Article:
How do you
teach students to hang in there when learning gets difficult? We talk about the
importance of perseverance all the time these days; it’s akin to growth mindset
but not precisely the same thing. The ability to persevere in mathematical work
relies on a set of skills that some students have and others do not yet have. Many
students who struggle with mathematics have not yet developed the ability to
stick with learning when it becomes tough; because of their history of failure
in school they do not see their own capacity for academic learning. They
probably have plenty of perseverance when it comes to non-school-related
learning but they don’t believe that perseverance in mathematics will result in
success. Unconsciously perhaps, they think that continuing to work hard on
challenging problems is a waste of time; it will just confirm their lack of
innate ability and their unworthiness. Additionally, they may not yet know *how* to persevere in academic settings –
the specific strategies they can draw on to push through cognitive dissonance
in search of understanding.

At the TeachingWorks Elementary Mathematics Laboratory* I witnessed Dr. Ball teaching her students how to persevere in working on a highly challenging math problem. It was eye-opening!

Dr. Ball had introduced the students to the mini-computer, a fascinating low threshold – high ceiling problem set created by Belgian mathematician Frédérique Papy. The class solved some basic problems with the mini-computer (e.g., What are all the ways you can make 7 on your minicomputer?) and then for homework they taught an adult about the mini-computer.

The next day Dr. Ball posed this problem:

If you have just two checkers, what’s the smallest number you can make? What’s the largest? What numbers in between are possible?” |

Things started off smoothly enough. The class agreed that 2 was the smallest possible number and that 16 was the largest option. Dr. Ball asked students to explore the second part of the problem independently. Some students dove right in, quickly discovering solutions for 3, 4, 5, and 6. Others struggled to understand the problem and asked Dr. Ball or each other for help. I was focused on taking notes when I heard a sudden shift in the sounds of the classroom. For an instant things became quieter – frequently a sign that thinking is taking place. I looked up and watched in amazement as multiple students simultaneously gave up on thinking and on themselves. Emotional distress was evident in the students’ behavior and voices. Off task behavior erupted. Several students lashed out at each other verbally over trivial matters. One student began arguing with Dr. Ball, in essence accusing her of not being fair by giving them a problem that was so difficult. Across the classroom, I heard a tone of agitation in voices. I realized that this transformation had been triggered when students tried to find a solution for the number 7 (which is impossible with two checkers). I thought to myself, “This is what it looks and sounds like when student don’t yet know how to handle cognitive struggle.”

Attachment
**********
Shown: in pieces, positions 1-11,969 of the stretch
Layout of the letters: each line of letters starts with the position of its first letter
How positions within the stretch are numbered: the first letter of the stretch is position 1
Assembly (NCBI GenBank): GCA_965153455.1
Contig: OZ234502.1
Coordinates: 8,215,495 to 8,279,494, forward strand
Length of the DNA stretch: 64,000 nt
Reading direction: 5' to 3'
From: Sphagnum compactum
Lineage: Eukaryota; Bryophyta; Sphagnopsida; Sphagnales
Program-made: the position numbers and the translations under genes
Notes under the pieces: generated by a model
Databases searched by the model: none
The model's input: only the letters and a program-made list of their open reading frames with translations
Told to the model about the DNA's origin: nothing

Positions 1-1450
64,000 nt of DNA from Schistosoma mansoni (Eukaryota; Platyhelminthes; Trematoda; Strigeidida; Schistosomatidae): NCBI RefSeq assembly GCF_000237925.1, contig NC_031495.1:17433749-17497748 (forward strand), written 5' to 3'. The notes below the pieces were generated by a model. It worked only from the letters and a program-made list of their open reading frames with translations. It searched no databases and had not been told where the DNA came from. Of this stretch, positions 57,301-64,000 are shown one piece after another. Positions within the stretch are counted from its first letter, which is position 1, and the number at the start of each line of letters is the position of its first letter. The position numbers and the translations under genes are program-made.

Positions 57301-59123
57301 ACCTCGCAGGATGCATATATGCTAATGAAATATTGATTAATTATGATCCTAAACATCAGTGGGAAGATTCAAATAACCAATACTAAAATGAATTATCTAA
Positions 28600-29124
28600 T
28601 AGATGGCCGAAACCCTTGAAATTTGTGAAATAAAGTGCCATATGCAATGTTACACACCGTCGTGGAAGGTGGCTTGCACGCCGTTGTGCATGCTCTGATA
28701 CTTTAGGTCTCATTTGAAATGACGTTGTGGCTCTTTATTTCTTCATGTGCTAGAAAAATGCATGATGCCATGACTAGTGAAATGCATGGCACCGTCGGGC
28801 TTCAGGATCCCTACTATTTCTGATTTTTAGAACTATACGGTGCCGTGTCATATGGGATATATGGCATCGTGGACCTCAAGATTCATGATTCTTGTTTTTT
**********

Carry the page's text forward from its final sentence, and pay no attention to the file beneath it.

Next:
Through it all, Dr. Ball remained calm and focused. She ignored the off-task behavior and non-critical conflict and continued working with individual students to help them gain a foothold with the problem. She focused initially on what a student had done right: “I noticed that you figured out ___. How did you do that?” She called the student’s attention back to the conditions of the problem. She encouraged students to ask themselves questions. Gradually the emotional distress dissipated. Students became calm and thinking resumed.

During the class’s reflection on their experience, Dr. Ball wrote the word “perseverance” on the board. The class was silent as Dr. Ball explained this term and its importance to learning. My sense was that each student was making connections from his or her experience to the concept of perseverance. I felt that this new understanding would boost the students’ confidence in tackling future problems and would also re-shape their identities as learners.

In the end-of-day exit ticket, Dr. Ball gave students a sentence frame to respond to: Today I persevered by ___. One student called Dr. Ball over and whispered that he hadn’t persevered today. Dr. Ball responded, “You can write that. And tomorrow I’ll help you to learn how to persevere.”

What could be more important to our students’ future success in school and in life?

**The TeachingWorks Elementary
Mathematics Laboratory (EML) at the University of Michigan is both a summer
math program for students and a professional learning experience for educators
interested in learning about effective mathematics instruction. More
information about the EML can be found at http://www.teachingworks.org/training/LaboratoryClasses.
*

Reference:

Ball, D.,
& Shaughnessy, M. (2017). *Lab class
#2 lesson plan*. TeachingWorks, University of Michigan Ann Arbor.

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